I’m sure you’ve seen the articles on things you can do — independently — to bolster your career prospects. You can take steps to get more face time with your boss, you can volunteer to take ownership over projects and you can develop other talents on the side.
But the thing is: Advancements aren’t all you, you, you. In other words, I’m sure several of the job descriptions you've seen call for a “team player,” and in job interviews, you you may have been asked to describe how you work with others.
So even if you nail your solo tasks, you still have to be able to work with a group. And the good news is, “team player” is more than an interview buzzword — supporting your colleagues can also advance your career. Here’s how:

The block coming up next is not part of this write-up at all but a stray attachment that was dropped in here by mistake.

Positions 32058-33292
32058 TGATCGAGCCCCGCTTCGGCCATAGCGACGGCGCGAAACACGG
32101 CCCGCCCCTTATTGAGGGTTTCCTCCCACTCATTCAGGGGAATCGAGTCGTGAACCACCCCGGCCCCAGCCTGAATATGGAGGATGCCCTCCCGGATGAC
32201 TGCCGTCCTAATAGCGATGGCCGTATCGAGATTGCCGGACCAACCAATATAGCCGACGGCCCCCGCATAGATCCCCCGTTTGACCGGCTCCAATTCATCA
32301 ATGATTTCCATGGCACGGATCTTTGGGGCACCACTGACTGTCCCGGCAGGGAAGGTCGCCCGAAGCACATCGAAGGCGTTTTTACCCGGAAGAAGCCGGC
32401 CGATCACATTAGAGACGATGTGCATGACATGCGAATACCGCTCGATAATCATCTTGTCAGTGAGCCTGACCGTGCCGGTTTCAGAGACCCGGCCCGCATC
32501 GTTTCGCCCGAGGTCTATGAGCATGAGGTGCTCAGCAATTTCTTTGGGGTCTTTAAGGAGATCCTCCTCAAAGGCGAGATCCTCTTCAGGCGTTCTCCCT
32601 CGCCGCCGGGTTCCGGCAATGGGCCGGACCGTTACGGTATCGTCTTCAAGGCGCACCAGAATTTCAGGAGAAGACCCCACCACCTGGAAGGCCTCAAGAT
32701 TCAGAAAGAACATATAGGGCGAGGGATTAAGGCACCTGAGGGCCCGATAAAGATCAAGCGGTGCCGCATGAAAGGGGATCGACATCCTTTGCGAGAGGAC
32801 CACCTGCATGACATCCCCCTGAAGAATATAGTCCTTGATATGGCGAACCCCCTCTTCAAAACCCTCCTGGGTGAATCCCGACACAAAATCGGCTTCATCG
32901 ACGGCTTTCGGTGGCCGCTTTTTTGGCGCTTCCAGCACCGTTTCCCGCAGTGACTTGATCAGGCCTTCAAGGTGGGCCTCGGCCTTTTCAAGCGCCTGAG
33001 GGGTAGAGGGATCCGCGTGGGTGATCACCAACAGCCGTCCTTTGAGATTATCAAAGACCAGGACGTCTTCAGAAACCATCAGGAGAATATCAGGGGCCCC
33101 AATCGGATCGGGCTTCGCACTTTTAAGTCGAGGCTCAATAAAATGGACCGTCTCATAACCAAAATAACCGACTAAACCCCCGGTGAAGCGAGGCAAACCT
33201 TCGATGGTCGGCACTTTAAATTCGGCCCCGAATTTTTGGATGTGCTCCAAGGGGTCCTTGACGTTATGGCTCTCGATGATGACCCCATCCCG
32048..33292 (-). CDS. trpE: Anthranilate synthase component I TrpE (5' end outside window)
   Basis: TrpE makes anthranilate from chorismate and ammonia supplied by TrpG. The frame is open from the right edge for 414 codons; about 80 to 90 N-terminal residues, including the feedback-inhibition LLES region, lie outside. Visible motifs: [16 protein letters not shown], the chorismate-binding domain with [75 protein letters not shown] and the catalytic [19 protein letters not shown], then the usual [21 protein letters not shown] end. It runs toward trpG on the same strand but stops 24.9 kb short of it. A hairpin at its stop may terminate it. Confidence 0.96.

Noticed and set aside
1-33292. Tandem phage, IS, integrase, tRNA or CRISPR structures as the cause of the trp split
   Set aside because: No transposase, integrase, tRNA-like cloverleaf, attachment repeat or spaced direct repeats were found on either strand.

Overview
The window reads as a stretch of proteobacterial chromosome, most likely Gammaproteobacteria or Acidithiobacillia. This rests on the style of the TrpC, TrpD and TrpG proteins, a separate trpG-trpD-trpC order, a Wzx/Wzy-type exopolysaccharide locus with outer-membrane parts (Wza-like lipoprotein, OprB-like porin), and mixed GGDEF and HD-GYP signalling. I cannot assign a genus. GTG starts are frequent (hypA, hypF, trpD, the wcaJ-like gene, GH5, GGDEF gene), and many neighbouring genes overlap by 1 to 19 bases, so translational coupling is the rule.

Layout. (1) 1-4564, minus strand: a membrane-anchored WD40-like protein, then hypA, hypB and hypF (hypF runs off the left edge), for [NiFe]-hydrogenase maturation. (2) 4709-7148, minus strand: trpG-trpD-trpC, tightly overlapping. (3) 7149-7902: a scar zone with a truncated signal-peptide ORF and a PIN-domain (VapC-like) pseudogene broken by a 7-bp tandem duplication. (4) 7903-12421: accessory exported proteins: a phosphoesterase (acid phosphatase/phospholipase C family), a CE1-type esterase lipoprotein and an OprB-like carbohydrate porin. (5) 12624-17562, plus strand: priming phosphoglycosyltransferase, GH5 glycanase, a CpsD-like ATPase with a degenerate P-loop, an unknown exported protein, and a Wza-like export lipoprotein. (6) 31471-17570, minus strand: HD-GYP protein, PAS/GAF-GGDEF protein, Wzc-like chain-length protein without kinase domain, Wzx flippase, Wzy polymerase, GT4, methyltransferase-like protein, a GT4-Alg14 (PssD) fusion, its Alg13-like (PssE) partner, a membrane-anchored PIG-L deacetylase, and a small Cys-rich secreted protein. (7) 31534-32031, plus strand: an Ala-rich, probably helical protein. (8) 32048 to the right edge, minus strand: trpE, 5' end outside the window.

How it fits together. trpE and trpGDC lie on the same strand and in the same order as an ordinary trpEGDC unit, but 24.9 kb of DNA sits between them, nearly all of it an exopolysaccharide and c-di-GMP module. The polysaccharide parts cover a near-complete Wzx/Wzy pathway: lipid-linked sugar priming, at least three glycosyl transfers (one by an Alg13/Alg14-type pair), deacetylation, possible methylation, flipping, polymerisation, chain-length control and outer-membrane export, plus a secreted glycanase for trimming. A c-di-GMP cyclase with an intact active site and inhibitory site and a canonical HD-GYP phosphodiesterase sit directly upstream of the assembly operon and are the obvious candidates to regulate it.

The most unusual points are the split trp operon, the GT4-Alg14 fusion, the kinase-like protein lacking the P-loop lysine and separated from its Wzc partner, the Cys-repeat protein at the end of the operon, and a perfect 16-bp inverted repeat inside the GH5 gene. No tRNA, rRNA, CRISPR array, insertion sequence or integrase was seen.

1. Learn something new
Maybe you have a job where you do something new and different each day. But many of us hold roles that are fairly routinized. You work on the same projects or towards the same set of goals day in and day out. And even if you’re committed to innovating within your workload, you’re still only engaging with your assignments.
As soon as you step outside of your workload and volunteer to help your colleagues, you’re opening up the door to new insights. Maybe you partner with a coworker in the same department, but her experience lends a totally different perspective to the work you’re doing. Even better, maybe you work across departments.